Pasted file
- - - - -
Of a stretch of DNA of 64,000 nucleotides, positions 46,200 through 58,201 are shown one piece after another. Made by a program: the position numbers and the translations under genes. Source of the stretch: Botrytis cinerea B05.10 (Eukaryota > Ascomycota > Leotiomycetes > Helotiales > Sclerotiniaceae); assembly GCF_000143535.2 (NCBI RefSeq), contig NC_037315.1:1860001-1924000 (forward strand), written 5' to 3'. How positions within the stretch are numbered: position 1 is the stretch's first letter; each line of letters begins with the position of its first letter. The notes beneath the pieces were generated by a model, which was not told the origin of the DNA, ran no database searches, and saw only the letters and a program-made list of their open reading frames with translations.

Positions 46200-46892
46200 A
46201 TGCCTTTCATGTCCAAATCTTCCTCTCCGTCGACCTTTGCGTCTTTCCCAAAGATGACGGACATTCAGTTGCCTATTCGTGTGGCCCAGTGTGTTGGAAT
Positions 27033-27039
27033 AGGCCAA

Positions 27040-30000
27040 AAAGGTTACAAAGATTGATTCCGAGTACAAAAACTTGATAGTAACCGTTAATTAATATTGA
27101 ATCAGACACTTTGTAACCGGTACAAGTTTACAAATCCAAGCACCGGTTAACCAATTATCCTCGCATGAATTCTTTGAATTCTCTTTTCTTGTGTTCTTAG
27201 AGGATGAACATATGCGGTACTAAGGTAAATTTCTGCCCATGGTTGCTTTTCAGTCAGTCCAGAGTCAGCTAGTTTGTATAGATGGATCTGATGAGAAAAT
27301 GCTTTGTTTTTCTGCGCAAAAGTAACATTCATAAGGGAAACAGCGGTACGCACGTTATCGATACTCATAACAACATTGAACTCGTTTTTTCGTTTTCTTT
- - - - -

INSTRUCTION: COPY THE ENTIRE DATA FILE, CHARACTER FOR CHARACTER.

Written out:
Of a stretch of DNA of 64,000 nucleotides, positions 46,200 through 58,201 are shown one piece after another. Made by a program: the position numbers and the translations under genes. Source of the stretch: Botrytis cinerea B05.10 (Eukaryota > Ascomycota > Leotiomycetes > Helotiales > Sclerotiniaceae); assembly GCF_000143535.2 (NCBI RefSeq), contig NC_037315.1:1860001-1924000 (forward strand), written 5' to 3'. How positions within the stretch are numbered: position 1 is the stretch's first letter; each line of letters begins with the position of its first letter. The notes beneath the pieces were generated by a model, which was not told the origin of the DNA, ran no database searches, and saw only the letters and a program-made list of their open reading frames with translations.

Positions 46200-46892
46200 A
46201 TGCCTTTCATGTCCAAATCTTCCTCTCCGTCGACCTTTGCGTCTTTCCCAAAGATGACGGACATTCAGTTGCCTATTCGTGTGGCCCAGTGTGTTGGAAT
Positions 27033-27039
27033 AGGCCAA

Positions 27040-30000
27040 AAAGGTTACAAAGATTGATTCCGAGTACAAAAACTTGATAGTAACCGTTAATTAATATTGA
27101 ATCAGACACTTTGTAACCGGTACAAGTTTACAAATCCAAGCACCGGTTAACCAATTATCCTCGCATGAATTCTTTGAATTCTCTTTTCTTGTGTTCTTAG
27201 AGGATGAACATATGCGGTACTAAGGTAAATTTCTGCCCATGGTTGCTTTTCAGTCAGTCCAGAGTCAGCTAGTTTGTATAGATGGATCTGATGAGAAAAT
27301 GCTTTGTTTTTCTGCGCAAAAGTAACATTCATAAGGGAAACAGCGGTACGCACGTTATCGATACTCATAACAACATTGAACTCGTTTTTTCGTTTTCTTT